THE DIVERSITY CONFERENCE 2000

National Conference on Reconciliation, Multiculturalism,Immigration and Human Rights


Anastasia Kapetas
Ph.D. candidate at the University of New South Wales

Globlalisation and Human Rights: China and the Question of Universalism

Abstract
International human rights discourse and practice has always been subject to great controversy. Western engagement with Asia, and in particular, China, has radically altered the human rights landscape, confronting the discourse with the question of cultural difference. This issue has forced Western human rights scholars, activists, public and private elites back to reflect with some anxiety, upon their own cherished tenets of national and moral identity. Many human rights practitioners have argued that this confrontation with cultural difference has served to weaken the human rights project. However, other have argued that this confrontation has opened up a discursive space in which to re-conceptualise a truly global ethics, tied to a global politics. This paper will explore the more recent challenges to the legitimacy of international human rights discourses in the context of the emergence of China, the `Asian Values' debate and the processes of globalisation. Furthermore, this paper will argue that a new respect for the economic and social dimensions for human rights has emerged. Globalisation has re-drawn the boundaries of human suffering. Western human rights diplomacy has traditionally concentrated on injustices inflicted by states against citizens. The internationalisation of capital has resulted in a heightened consciousness regarding the human rights of workers. In the Asia-Pacific region, new forms of resistance are emerging and forming tentative global coalitions. Trade unions, anti-sweatshop consumer campaigns and grass-roots environmental movements are all currently engaged in re-defining the boundaries of the human rights project.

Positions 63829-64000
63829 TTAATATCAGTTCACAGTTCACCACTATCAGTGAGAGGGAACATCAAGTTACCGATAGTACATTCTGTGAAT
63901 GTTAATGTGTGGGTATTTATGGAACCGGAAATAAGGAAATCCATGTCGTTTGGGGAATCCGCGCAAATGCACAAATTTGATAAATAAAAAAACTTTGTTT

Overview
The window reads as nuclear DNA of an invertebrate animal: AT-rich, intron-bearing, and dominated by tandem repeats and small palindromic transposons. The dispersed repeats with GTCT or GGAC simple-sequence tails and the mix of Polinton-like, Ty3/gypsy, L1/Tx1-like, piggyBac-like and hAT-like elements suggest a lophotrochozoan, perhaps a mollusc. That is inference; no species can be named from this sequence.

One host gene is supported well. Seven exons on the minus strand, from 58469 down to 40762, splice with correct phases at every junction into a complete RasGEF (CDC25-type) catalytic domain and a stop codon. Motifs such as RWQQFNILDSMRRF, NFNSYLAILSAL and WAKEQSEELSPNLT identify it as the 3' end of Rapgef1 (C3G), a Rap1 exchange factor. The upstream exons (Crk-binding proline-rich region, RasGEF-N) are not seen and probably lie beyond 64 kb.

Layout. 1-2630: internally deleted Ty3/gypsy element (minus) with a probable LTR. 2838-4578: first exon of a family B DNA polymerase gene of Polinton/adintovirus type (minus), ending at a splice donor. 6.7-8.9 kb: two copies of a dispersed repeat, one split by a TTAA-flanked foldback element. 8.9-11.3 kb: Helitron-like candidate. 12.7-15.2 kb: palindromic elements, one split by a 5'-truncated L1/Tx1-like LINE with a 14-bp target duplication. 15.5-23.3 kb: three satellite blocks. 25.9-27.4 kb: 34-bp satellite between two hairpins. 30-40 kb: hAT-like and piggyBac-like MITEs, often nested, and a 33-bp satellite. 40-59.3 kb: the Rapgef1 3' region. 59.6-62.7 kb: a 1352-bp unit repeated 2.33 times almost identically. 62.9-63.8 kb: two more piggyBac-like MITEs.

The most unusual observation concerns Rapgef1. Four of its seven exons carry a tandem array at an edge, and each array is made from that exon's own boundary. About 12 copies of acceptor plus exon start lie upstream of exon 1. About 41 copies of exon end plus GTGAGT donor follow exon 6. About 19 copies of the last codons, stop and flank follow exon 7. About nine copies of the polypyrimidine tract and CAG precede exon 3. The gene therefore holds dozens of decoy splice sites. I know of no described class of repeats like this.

Bionote
Anastasia Kapetas is a Ph.D. candidate at the University of New South Wales. She is currently researching a thesis entitled: Western Visions of Human Rights and China: Crisis and Transformation. Recent publications include:"Expanding Human Rights: China and the Asian Challenge."

Presentation Type
30 min paper


University of Technology, Sydney, 1-2 December 2000

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